Munro
v.
Comm'r of Internal Revenue

United States Tax CourtJan 23, 1989
92 T.C. 71 (U.S.T.C. 1989)
92 T.C. 71T.C.92 T.C. No. 6

Docket No. 21894-87.

1989-01-23

JOEL MUNRO AND ANNE M. MUNRO, Petitioners v. COMMISSIONER OF INTERNAL REVENUE, Respondent

Alfred R. Westfall, for the petitioners. Lynda B. Taylor, for the respondent.


R issued a notice of final partnership administrative adjustment for one of several partnerships in which Ps were partners for their 1983 taxable year. R is examining the others. R also issued a statutory notice of deficiency to Ps for 1983 in respect of adjustments to nonpartnership items. R calculated the deficiency for 1983 by assuming the correctness of his proposed adjustments to partnership items. Ps move to dismiss for lack of jurisdiction claiming that no deficiency can exist for 1983 until R's proposed adjustments to partnership items are finally determined. HELD, partnership items (whether income, loss, deductions or credits) included on Ps' return are completely ignored in determining whether a deficiency exists that is attributable to nonpartnership items. R may not assume the correctness of his proposed adjustments to partnership items for computational purposes in determining a deficiency, and Ps may not offset net partnership losses against their taxable income for purposes of deficiency proceedings. HELD FURTHER, R determined a deficiency in Ps' 1983 Federal income tax. Ps' motion to dismiss for lack of jurisdiction is granted in part and denied in part. Alfred R. Westfall, for the petitioners. Lynda B. Taylor, for the respondent.

OPINION

WILLIAMS, JUDGE:

This case is before us on petitioners' motion to dismiss for lack of jurisdiction. The issue we must decide is whether respondent determined a deficiency in petitioners' 1983 Federal income tax.

The facts have been fully stipulated and are so found. Petitioners were husband and wife during the year in issue and resided in Montecito, California at the time the petition was filed in this case.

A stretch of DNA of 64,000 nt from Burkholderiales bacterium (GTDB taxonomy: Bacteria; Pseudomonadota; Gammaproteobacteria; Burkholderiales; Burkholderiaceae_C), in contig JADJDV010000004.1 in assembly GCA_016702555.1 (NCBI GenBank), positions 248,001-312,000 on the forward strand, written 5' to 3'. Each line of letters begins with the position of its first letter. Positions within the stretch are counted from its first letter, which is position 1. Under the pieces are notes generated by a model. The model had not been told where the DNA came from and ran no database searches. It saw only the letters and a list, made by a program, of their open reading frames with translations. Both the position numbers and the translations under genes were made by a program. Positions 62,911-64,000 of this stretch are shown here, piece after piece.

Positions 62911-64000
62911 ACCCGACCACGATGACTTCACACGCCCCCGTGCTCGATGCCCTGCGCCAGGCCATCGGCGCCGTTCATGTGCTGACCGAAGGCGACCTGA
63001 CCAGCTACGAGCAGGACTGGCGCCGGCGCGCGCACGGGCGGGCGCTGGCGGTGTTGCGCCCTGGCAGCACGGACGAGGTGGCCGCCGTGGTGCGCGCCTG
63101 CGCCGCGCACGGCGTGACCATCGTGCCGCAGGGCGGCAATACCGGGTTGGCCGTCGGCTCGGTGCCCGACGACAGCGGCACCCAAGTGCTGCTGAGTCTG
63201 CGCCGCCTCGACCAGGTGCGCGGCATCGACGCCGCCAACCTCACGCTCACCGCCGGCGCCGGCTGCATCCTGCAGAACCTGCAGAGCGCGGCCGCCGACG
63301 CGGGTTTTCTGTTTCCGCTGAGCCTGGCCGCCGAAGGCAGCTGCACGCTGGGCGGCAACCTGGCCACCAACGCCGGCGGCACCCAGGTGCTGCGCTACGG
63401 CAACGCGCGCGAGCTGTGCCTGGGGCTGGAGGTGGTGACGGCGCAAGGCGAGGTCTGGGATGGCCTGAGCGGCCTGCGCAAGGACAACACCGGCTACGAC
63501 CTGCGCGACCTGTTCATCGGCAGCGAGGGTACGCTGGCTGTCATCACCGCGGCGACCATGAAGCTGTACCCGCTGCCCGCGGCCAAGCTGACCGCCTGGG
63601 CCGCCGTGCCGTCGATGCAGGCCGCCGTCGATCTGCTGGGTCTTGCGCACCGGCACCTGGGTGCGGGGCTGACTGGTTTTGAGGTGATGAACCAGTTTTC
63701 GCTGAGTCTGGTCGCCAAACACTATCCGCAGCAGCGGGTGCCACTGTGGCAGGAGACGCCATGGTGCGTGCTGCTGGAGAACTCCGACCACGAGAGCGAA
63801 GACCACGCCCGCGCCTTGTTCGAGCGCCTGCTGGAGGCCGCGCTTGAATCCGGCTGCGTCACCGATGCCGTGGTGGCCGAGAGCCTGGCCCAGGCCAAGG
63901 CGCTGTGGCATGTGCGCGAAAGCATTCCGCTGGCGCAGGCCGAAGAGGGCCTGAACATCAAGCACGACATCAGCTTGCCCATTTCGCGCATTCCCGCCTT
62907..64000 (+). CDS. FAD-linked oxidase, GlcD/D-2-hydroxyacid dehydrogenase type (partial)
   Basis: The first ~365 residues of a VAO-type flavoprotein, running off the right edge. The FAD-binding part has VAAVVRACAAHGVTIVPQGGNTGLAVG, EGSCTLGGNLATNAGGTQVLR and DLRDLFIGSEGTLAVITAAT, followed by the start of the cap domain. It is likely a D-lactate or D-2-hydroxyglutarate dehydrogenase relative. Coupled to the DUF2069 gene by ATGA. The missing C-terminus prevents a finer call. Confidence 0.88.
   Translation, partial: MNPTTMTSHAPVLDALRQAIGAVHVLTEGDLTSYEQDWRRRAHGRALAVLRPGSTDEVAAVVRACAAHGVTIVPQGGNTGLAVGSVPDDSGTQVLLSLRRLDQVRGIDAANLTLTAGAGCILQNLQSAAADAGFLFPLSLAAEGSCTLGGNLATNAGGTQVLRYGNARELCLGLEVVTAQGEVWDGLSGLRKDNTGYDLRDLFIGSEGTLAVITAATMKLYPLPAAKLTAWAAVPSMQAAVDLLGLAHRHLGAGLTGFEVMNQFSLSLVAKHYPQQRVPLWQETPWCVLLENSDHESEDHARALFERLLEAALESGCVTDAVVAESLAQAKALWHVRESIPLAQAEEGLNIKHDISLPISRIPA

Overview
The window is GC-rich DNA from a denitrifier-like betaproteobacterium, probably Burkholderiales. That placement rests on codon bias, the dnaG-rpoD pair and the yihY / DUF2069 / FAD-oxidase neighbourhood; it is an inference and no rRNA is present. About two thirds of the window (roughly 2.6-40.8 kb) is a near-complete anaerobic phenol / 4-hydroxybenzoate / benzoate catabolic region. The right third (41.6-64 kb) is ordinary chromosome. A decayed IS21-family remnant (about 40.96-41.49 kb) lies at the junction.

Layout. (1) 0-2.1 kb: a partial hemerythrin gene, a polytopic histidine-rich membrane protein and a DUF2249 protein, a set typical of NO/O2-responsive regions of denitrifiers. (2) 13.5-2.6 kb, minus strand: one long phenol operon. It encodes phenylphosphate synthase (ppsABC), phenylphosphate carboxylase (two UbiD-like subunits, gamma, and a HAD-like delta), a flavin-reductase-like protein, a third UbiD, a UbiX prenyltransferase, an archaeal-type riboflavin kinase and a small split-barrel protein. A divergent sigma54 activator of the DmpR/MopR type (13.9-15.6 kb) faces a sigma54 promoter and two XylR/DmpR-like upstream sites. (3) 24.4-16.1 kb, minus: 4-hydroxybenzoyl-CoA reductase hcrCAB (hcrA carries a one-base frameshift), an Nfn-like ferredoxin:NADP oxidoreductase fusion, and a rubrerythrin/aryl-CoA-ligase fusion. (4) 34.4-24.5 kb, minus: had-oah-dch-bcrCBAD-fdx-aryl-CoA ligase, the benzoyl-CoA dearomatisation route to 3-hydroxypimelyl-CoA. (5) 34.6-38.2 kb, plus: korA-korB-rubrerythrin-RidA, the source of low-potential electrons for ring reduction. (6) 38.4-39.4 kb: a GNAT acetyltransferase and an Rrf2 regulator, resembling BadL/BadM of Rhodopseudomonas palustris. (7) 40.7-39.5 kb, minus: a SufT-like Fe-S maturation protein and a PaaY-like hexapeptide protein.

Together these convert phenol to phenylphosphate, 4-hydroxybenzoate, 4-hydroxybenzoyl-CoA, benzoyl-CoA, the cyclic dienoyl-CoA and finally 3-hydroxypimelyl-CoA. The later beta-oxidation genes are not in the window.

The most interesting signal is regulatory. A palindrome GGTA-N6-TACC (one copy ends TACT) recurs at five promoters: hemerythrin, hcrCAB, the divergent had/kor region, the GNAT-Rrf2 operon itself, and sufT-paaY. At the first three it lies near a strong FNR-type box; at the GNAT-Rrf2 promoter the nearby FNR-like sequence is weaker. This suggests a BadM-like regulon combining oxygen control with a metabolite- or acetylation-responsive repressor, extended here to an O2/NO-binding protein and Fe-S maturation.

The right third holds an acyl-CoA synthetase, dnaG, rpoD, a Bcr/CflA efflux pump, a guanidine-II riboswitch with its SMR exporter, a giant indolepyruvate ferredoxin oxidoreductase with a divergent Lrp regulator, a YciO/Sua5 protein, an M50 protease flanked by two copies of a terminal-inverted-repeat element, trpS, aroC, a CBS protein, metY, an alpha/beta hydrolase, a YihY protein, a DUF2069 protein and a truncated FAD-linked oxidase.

On their 1983 Federal income tax return petitioners reported the following income and losses derived from partnerships:

+----------------------------------------+ ¦Uversa Thoroughbreds 1981 Ltd.¦($33,218)¦ +------------------------------+---------¦ ¦Uversa Thoroughbreds 1981 Ltd.¦7,706 ¦ +------------------------------+---------¦ ¦Jasmine Associates, Ltd. ¦(27,713) ¦ +------------------------------+---------¦ ¦Amesbury Thoroughbreds Ltd. ¦(269,848)¦ +------------------------------+---------¦ ¦Western Thoroughbreds Ltd. ¦(152,487)¦ +------------------------------+---------¦ ¦Sectra, Ltd. ¦(415,762)¦ +------------------------------+---------¦ ¦Total ¦(891,322)¦ +----------------------------------------+ All of these partnerships are subject to partnership level proceedings pursuant to the partnership audit and litigation procedures of section 6221 et seq. with respect to taxable year 1983. Petitioners also claimed various itemized deductions on their return, and reported an overall loss on their 1983 return of $436,337. Respondent examined petitioners' 1983 return and disallowed certain itemized deductions and increased certain items of income. These adjustments were unrelated to partnership items. Respondent's adjustments that were attributable to nonpartnership items on petitioners' return were $259,500. These adjustments are not subject to the partnership audit and litigation procedures of section 6221 et seq.

All section references are to the Internal Revenue Code of 1954 as in effect for the year in issue.

On August 25, 1986, a Notice of Final partnership Administrative Adjustment (‘FPAA‘) was issued by respondent to Jasmine Associates, Ltd. for the taxable year 1983. At the time the statutory notice of deficiency was issued to petitioners in this case, no FPAA had been issued to any other partnership in respect of its 1983 taxable year. The statute of limitations for assessment had been extended by each of these remaining partnerships.

On April 9, 1987, respondent issued a statutory notice of deficiency to petitioners for their 1983 taxable year determining a deficiency of $313,812. Respondent arrived at the deficiency by including in income or disallowing deductions that aggregate to $259,500 in nonpartnership items on petitioners' 1983 tax return and, further, by prospectively disallowing the $891,322 of net partnership losses reported by petitioners.

Petitioners timely filed a petition for redetermination of deficiency alleging that respondent disallowed losses from the above- mentioned partnerships before issuing an FPAA. Respondent counters by alleging that the partnership losses were prospectively disallowed solely for the purpose of computing petitioners' deficiency attributable to disallowed nonpartnership items. This prospective adjustment to partnership items, respondent contends, was of a computational nature only and thus an FPAA was not necessary. Respondent cannot, however, deny that he has done more than assume the correctness of his proposed adjustments to partnership items for purposes of computing a deficiency attributable to nonpartnership items. On its face a deficiency of $313,812 cannot possibly result from a net adjustment to income and deductions of $259,500. Respondent has effectively determined a deficiency that, in part, is attributable to his adjustment of partnership items. Respondent has, on brief, however, contended only that he should be able to assume the correctness of his proposed TEFRA partnership adjustments for computational purposes.